11 November 2020 22:32
During my first weeks on a graduate program in investment banking, I spent most of my days unattended on the desk, praying for the phone not to ring. After yet another day of avoiding doing anything in particular, I began to fear that sitting silently might also not be the best way to impress on the trading floor jungle. After stewing and deliberating for some time, I walked past my boss's empty desk to Amin's – the next one along – and dispatched my best banal 5pm small talk. The reply? A slow turn around and a "Fuck off".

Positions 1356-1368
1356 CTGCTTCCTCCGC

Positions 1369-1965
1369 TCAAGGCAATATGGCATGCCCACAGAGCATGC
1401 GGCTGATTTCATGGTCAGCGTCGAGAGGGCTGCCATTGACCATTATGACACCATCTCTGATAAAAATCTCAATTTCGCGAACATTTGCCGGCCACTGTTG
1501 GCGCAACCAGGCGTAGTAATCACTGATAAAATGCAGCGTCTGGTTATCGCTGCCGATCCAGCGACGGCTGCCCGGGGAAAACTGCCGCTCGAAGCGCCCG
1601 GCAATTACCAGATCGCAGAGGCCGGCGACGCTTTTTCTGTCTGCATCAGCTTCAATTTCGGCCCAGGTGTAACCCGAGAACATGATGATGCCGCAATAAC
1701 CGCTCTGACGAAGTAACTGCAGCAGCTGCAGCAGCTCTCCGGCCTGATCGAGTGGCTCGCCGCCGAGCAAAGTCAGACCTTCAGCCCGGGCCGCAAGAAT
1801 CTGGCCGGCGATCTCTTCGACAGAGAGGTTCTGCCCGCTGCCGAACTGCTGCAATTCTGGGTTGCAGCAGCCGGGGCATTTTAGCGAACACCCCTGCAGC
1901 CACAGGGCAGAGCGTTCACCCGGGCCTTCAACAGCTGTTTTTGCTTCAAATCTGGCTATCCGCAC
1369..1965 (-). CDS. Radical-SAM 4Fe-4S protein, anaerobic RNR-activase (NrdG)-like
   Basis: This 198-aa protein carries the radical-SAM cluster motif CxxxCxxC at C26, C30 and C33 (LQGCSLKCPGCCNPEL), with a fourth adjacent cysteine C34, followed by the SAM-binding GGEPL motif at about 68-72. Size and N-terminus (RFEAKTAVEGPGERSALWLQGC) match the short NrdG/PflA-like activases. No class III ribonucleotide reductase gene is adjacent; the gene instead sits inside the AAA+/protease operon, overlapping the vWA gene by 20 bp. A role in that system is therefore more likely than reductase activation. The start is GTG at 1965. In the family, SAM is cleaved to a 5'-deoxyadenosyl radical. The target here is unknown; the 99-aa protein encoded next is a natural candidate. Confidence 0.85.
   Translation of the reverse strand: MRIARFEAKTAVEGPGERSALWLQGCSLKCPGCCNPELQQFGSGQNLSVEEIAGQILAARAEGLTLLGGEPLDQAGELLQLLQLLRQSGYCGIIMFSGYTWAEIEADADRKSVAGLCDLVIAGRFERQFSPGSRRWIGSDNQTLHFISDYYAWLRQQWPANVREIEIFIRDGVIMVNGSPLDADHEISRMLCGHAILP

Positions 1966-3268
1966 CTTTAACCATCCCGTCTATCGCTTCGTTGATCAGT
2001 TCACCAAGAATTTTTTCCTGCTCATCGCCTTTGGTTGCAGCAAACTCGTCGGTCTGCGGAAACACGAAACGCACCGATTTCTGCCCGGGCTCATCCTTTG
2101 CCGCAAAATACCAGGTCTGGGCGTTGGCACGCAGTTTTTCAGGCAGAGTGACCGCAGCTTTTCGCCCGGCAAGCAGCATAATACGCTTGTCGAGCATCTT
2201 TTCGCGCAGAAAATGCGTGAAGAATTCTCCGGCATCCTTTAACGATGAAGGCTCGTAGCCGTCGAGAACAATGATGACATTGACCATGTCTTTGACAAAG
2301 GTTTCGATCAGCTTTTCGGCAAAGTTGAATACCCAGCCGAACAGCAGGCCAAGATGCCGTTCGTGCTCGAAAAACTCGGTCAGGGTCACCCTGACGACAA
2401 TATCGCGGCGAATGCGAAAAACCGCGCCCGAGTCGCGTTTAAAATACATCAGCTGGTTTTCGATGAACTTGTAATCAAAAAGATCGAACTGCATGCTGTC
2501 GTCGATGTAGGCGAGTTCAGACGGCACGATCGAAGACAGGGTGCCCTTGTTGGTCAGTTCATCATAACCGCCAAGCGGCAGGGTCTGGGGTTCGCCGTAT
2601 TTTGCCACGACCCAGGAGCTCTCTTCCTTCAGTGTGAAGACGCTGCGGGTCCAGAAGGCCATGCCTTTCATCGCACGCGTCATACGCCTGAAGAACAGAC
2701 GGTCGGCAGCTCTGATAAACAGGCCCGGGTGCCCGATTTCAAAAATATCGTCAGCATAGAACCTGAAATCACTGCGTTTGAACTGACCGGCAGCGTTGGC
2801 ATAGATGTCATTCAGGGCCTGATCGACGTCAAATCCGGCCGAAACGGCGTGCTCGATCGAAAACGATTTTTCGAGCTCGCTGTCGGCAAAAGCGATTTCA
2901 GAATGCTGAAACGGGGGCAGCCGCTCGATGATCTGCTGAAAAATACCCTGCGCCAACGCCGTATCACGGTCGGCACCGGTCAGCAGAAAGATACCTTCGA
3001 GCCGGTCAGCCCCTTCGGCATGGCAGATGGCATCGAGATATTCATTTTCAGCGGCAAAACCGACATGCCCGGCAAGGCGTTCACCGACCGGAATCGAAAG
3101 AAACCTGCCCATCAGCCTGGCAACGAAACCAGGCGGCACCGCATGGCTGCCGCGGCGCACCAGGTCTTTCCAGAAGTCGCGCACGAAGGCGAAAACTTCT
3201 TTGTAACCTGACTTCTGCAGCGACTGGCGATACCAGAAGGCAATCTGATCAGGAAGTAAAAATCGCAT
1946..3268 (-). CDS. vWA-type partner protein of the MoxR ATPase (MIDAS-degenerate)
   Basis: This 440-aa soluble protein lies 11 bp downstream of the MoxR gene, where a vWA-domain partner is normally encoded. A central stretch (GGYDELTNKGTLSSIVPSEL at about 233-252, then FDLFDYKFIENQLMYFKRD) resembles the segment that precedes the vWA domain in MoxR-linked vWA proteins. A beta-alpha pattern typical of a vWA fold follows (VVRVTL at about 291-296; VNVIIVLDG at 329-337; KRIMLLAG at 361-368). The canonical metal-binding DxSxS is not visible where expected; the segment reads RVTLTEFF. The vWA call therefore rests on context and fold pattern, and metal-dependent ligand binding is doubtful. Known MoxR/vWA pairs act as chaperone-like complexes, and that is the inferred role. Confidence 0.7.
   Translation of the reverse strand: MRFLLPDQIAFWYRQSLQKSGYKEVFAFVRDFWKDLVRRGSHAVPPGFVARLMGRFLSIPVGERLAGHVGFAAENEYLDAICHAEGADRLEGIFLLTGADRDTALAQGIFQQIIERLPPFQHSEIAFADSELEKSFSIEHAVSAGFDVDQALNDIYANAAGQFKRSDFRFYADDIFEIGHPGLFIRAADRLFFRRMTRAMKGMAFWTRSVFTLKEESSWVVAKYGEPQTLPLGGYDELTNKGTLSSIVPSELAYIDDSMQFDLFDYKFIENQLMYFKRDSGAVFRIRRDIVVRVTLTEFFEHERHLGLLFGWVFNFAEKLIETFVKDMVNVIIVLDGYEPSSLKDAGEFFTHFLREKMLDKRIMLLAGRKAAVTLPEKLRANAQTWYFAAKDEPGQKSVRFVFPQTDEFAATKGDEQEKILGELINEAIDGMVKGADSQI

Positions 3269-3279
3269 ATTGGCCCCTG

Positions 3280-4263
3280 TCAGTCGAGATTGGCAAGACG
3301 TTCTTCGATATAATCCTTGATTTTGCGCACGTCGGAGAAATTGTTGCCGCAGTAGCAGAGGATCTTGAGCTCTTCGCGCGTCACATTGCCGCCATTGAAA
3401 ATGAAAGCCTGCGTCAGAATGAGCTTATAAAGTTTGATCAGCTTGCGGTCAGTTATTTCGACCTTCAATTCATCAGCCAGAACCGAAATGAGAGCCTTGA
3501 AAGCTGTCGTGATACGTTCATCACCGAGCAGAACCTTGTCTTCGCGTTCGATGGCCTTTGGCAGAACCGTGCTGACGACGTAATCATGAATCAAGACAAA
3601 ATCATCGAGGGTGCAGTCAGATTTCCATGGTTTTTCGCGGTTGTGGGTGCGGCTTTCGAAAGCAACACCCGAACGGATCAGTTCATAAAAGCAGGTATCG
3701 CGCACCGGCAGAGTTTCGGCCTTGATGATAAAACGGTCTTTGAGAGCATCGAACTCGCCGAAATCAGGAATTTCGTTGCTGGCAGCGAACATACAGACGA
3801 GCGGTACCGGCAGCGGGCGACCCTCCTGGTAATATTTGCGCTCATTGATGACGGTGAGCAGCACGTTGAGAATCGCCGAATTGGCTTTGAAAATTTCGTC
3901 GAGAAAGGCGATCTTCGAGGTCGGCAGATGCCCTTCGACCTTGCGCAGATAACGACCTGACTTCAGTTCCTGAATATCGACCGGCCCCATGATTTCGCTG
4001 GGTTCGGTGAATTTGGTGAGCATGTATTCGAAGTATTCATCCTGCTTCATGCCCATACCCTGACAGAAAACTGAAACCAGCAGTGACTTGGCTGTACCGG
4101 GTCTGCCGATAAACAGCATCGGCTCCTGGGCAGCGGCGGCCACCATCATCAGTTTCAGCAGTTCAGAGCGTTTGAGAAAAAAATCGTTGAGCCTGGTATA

Given these friendly beginnings, plenty of the BBC's new drama Industry, about a group of young bankers on a graduate scheme, rang true. The joy of spending all of your £30 dinner allowance and sneaking some food home. The "banter" ("Did you bring the Evening Standard?" would ring out if you arrived at the office at 7.01am instead of 7am). Interviews where you have to say you like meritocracy not money. The trading desk thinking the sales team just answer the phone. Sales thinking traders are animals that can't talk to clients. Researchers thinking both don't know anything at all. Dinners at £150 a head expensed without a blink of an eye. Clients that don't want to talk about business over lunch for fear of spoiling a nice time. And, just as happens to one of the show's characters, someone really did tear off my shirt pocket – two days in a row – saying it looked like I was there to fix the lights. I quickly beat the well-worn path to TM Lewin for the city uniform. That was the early 00s. Despite what you might think, Industry is not real life. Bankers make a 20-year career out of trading the minutiae of the seven-to-11-year-maturity Belgian government bonds. Worrying about tensions in the South China Sea is something you only get to worry about after years of such Belgian graft, not after two weeks on the job pitching a client at Nobu. It's hard work and longer hours than most comparable professional services jobs. Clubbing until 4am then going straight to the office would be verging on masochism. Few people do it more than once a career, let alone once a week. If there's cocaine everywhere I must have missed the memo. And as for clients having exclusivity agreements with banks, that would be a fireable offence in most cases – as you would hope for from the people who are largely the steady stewards of your pensions and life insurance. Maybe these things do happen, but they are the exceptions – like a graduate doctor in Holby City spotting a one-in-a-million disease from a 10ft glance. There are flashes of hyper-realism in the show, though. Despite the tomfoolery that exists, and is portrayed accurately, sometimes the trading floor switches gear and business is taken care of in a collaborative, efficient manner, as when Harper lands her first deal. It's clearly a well-researched and funded show that captures the zeitgeist of that era, throws around technical terms without babysitting the viewer and exposes some of the excesses (even if they are a bit overplayed). Even so, much has changed since the crash of 2008. I'm more than a bit tired of the hackneyed "bankers are cowboys" message. And that's not the only cliche indulged here. Public schoolboys and homosexual activity, check. State school kids that can't cut the mustard in a restaurant or with the workload, check. Given the monstrous effect finance has on our lives, the UK economy and our pockets – and how much financial services have changed in the past 10 years – I wanted Industry to do more. Why not dig deeper into the system that controls so much of our lives, rather than trot out the tired idea it's a boys' club worthy only of disdain or jealousy. As Harper would say, isn't it a bit reductive? Besides, there are plenty of fresh vices and problematic cultures to examine. I bumped into Amin again in the office lobby this year. Suited and booted, he was looking for a job – another victim of banking's crunched budgets and cruel staffing habits. He thought it would be great to catch up and get a coffee. My reply, albeit quietly, was a slow turn and a "Fuck off". Maybe Industry is more accurate than I care to admit. Industry is on Tuesdays at 9.15pm on BBC Two